Last week, Rutgers' Digital Ethnography Working Group held a virtual panel, in which guest speakers Rosana Pinheiro-Machado, a professor at the University College of Dublin in Ireland, and João C. Magalhães, an assistant professor at the University of Groningen in the Netherlands, discussed the intersection of online programs and autocracies.
During the event, titled "Studying Online Authoritarianism with Digital Ethnography," Pinheiro-Machado and Magalhães explained their research on the topic.
Pinheiro-Machado was the first speaker and shared research regarding economic and political transformations in emerging economies from an ethnographic perspective. Her research focuses on the interaction between labor and politics internationally.
"One of the questions that mobilizes my work is, 'What happens when millions of street vendors start enterprises online in the post-pandemic world, and how are these everyday politics transformed?'" she said.
Pinheiro-Machado said that many vendors are used to working 12 to 15-hour days with fierce competition. She explored what occurs when these individuals are introduced to an online marketplace rather than in-person vending and how this alters their political views and radicalization.
She said that despite these vendors falling victim to an economic and political system that requires individuals to work extreme hours, they were still loyal to their government leadership. With the introduction of the digital marketplace, though, their politics changed, and they became more noticeably radicalized.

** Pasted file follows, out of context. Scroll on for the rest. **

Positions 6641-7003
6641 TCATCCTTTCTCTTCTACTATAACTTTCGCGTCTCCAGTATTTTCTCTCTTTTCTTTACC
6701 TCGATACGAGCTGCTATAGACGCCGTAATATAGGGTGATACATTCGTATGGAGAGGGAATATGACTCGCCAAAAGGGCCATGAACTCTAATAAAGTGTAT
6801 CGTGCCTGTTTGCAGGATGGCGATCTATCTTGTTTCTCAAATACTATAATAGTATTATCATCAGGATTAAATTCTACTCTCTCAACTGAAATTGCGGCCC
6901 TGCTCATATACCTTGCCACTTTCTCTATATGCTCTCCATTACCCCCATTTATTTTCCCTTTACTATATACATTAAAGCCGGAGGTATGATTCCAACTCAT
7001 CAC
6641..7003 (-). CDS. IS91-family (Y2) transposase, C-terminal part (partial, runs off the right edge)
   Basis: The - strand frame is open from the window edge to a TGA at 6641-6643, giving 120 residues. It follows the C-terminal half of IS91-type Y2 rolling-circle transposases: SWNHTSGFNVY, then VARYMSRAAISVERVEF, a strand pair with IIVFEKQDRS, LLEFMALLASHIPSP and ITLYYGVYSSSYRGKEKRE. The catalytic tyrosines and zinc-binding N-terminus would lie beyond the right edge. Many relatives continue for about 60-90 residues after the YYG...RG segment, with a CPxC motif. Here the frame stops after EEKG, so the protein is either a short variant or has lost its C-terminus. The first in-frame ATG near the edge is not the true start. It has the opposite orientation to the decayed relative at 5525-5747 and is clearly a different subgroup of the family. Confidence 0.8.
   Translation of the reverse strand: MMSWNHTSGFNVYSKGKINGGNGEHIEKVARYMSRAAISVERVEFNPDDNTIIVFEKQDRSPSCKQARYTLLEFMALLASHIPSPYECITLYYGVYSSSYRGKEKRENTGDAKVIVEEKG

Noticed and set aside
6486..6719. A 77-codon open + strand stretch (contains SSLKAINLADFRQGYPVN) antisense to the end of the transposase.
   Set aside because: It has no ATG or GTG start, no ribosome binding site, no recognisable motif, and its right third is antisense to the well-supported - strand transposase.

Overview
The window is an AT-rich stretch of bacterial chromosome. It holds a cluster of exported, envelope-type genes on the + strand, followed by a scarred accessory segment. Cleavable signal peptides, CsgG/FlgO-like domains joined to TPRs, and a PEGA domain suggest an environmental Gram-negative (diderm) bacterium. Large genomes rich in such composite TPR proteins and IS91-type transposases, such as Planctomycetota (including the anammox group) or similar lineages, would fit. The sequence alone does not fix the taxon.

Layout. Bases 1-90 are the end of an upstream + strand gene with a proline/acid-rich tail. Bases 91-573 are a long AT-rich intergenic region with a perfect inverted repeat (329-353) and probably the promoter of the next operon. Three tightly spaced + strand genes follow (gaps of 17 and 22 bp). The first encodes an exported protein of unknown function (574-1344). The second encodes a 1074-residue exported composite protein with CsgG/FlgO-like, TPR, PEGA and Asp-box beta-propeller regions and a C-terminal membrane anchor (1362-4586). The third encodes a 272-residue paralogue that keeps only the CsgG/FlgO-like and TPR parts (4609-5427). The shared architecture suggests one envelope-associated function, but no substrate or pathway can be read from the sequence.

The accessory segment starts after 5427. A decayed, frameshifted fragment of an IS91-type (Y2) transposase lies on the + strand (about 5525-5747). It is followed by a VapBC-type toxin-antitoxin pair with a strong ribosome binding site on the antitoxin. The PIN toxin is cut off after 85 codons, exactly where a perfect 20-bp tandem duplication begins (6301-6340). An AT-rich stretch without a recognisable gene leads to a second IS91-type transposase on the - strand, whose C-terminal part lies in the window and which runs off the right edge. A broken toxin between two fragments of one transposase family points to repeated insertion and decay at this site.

The other speaker at the event, Magalhães, said his work focuses on the political consequences of algorithm-based technology.
He said that under authoritarian governments, individuals are just masses living under the regime, and they are not participating in anything.
Magalhães also said that because autocrats control the media, they have a hold over the message reaching the people.
Governments have substituted social media for what was previously mass media, and the masses are now internet users, he said.
In previous times, rulers sent out a mass message to a large group of people, whereas now, using a series of algorithms, they can better target specific groups of people.
"The idea that before people had to stay close to the radio to listen to Hitler, now they have to stay close to their phones to listen to people like Bolsonaro or Trump," he said.
Now, autocrats and other influential figures are utilizing technology to manipulate the dissemination of untrue misinformation in such a way that it will have the most substantial impact and are using mathematical algorithms to do so.
After Pinheiro-Machado and Magalhães shared some of their research, individuals had the opportunity to ask them questions.
One participant asked what suggestions both speakers have for educators, ordinary citizens, activists and organizers to effectively counter disinformation and propaganda on social media.
In response to this question, Pinheiro-Machado spoke about the importance of peer correction and face-to-face discussions to avoid the spread of misinformation. She also noted that educators should receive proper training to discuss misinformation because it is only helpful if they know what it is.
Another participant asked how society can think about undoing the established set of norms regarding debunking tools in the world of propaganda.
Magalhães says that there is a problem with trust in the world of media and that this needs fixing.
"We keep thinking about truthfulness and keep talking about the post-truth era, and we should be thinking about the post-trust era," he said. "We should focus way more on trust and less on truthfulness, more on effects and feelings and social relationships and less on pieces of information on people's screens."